IBM Announces New Dual-Processor Blade Server

Big Blue offers thinnest server to date.

IBM Corp. today unveiled the eServer BladeCenter, a dual-processor blade server supporting up to 84 blades per 7U rack. Big Blue bills the new eServer BladeCenter as its “thinnest” server to date, and says that customers can add additional server blades on an as-needed basis to increase capacity.

Each eServer BladeCenter card is outfitted with two Xeon microprocessors from Intel Corp. The Xeon is Intel’s flagship 32-bit chip for servers and high-performance workstations. Its cooling requirements make it difficult to effectively integrate in the ultra-low footprint of the server blade, analysts say.

Because of this, says Jonathan Eunice, a principal analyst and IT advisor with consultancy Illuminata, Big Blue’s new dual-Xeon blade servers represent a first from a major vendor.

“Most [blade servers] are single processor Pentium III-type designs, [or] even lower power units like the Transmeta Crusoe, or other low power designs, so it is somewhat out of the ordinary › not that other people don’t have that as a plan,” he comments, noting that HP has a Xeon-based blade server in the works.

IBM positioned its new blade servers in the context of a number of additional performance, availability, and management offerings that it’s making available to eServer BladeCenter customers.

For example, Big Blue says that its BladeCenter servers can be configured with an integrated fibre switch option. By integrating a fibre switch on a blade server card, IBM claims, it’s able to reduce the entry cost for customers to connect their blade servers in a storage area network (SAN). In addition to Fibre Channel support, IBM claims that its BladeCenter servers will also support future I/O capabilities, such as the proposed InfiniBand standard.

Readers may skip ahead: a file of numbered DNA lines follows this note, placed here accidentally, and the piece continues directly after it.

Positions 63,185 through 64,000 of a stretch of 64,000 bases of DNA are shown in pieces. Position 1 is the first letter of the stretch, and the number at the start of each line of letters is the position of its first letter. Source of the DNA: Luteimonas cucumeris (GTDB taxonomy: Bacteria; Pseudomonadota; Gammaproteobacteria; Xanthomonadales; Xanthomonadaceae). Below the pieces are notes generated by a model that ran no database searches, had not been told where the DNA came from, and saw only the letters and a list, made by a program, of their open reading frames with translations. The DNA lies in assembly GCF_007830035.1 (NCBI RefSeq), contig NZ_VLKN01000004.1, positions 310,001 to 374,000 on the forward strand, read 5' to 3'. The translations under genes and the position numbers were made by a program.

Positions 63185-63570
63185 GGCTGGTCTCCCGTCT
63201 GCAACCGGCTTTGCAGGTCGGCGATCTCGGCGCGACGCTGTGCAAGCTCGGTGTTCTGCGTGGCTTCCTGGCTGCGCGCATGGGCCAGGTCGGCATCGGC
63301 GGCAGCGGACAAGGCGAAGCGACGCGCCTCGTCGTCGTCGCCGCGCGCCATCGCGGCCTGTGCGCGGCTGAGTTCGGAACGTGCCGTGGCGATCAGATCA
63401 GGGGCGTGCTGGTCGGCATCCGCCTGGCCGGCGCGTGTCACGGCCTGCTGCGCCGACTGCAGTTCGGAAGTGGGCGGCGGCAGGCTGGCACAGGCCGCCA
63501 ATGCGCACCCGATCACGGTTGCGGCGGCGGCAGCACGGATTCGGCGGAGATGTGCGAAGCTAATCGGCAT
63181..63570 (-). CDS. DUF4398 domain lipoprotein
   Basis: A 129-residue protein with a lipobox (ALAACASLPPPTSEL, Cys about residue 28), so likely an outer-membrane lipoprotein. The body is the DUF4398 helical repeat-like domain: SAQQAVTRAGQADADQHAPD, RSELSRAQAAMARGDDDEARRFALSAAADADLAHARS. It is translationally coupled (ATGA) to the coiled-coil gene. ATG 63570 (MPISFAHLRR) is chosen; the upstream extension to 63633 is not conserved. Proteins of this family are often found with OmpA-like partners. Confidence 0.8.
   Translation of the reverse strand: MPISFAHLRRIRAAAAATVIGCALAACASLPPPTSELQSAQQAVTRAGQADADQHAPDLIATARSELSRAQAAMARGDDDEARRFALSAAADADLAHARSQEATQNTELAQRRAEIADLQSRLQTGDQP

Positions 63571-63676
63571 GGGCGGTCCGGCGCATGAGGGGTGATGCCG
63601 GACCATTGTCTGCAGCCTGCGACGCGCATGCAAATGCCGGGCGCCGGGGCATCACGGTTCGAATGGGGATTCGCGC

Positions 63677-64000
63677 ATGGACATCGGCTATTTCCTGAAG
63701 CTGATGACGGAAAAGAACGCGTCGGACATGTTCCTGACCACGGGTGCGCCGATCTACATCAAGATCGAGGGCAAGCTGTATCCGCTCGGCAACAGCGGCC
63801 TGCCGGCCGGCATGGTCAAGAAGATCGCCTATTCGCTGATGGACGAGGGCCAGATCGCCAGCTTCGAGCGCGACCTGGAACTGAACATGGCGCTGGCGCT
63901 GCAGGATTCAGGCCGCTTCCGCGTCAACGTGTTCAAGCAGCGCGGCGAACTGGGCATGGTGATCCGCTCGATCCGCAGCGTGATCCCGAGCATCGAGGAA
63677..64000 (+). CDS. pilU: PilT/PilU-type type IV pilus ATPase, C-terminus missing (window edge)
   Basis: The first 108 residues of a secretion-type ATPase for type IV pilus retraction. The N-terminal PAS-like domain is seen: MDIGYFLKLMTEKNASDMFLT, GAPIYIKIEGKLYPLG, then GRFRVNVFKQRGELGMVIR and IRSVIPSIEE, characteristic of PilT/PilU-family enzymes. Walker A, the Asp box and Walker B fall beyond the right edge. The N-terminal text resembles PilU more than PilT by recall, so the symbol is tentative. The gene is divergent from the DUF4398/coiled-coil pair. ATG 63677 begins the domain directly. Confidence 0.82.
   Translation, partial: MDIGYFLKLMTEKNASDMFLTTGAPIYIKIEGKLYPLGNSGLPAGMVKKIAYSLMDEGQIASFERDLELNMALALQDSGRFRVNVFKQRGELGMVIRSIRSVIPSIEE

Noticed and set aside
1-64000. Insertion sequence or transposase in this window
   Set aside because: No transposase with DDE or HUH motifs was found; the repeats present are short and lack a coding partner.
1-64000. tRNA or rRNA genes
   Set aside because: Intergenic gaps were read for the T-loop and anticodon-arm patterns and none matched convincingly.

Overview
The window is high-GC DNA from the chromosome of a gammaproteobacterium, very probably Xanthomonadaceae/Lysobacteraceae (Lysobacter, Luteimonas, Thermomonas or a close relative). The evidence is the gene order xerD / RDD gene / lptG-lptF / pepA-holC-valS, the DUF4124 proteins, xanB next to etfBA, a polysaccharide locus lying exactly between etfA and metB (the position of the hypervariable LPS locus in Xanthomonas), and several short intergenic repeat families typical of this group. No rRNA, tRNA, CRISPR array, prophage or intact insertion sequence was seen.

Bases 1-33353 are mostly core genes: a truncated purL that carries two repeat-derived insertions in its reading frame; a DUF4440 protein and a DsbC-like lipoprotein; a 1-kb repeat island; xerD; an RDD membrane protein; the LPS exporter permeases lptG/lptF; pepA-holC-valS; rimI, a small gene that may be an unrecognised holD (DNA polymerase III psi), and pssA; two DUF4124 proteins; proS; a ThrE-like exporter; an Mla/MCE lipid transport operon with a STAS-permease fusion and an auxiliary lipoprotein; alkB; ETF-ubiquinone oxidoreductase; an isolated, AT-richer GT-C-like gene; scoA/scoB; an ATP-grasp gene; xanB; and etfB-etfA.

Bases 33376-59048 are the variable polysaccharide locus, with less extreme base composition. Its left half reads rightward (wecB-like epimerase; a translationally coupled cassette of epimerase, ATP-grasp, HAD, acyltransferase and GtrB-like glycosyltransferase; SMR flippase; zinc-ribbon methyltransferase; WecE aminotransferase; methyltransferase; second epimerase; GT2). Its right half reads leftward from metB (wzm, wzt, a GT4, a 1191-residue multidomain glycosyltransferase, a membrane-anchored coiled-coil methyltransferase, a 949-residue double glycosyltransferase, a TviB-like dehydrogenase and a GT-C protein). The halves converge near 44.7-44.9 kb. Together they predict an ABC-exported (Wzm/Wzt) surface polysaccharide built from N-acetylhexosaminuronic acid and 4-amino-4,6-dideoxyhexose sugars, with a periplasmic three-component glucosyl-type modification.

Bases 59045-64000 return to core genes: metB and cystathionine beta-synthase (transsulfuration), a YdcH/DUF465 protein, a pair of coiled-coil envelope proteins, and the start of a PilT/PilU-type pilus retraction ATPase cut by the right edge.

Illuminata’s Eunice says that a move of this kind has an additional consequence, as well: It makes the eServer BladeCenter › which supports as many as 168 processors › an ideal platform for clustering or high-performance computing.

“The drive towards Fibre Channel connectivity is something that makes them a little bit more cluster-able than average, [along with] the use of Gigabit Ethernet rather than Fast Ethernet,” he points out, “so the additional performance both from [the perspective of] a storage unit and on the network [with Gigabit Ethernet] kind of favor clustering for scientific or compute-intensive applications.”

Because of the uniqueness of the blade-server model (dozens of server cards are packed in a crowded chassis), uptime and availability are at a premium. To that end, IBM says that BladeCenter customers can purchase redundant hot-swap cooling, power, and management modules, along with automatic failover components, to help to ensure server availability.

Finally, Big Blue says that it will bundle a new version of its IBM Director management software with the eServer BladeCenter. IBM Director 4.1 features automated set-up and configuration wizards. According to the company, this makes it easier for customers to deploy and maintain blades, even as it facilitates the mass configuration of chassis and blades.

The eServer BladeServer will start shipping in November. It supports Linux, Windows and Novell Netware.

Eunice concedes that Big Blue is, comparatively speaking, late to the blade- server party. At the same time, he argues, IBM’s recent partnership with Intel ›Big Blue and Intel last week teamed up to develop high-performance blade servers › and its own RISC-based Power microprocessors, give it an advantage over many of its competitors.

“If [IBM’s] deal with Intel comes to fruition, you should be looking for four-way Xeon blades and also some Itanium [2] blades. IBM is coming to market later, but on the other hand, it’s packing a lot of punch per blade and per rack, and [it’s] obviously been thinking about how to slide in Itaniums and Power 4’s in future versions,” he says.

About the Author

Stephen Swoyer is a Nashville, TN-based freelance journalist who writes about technology.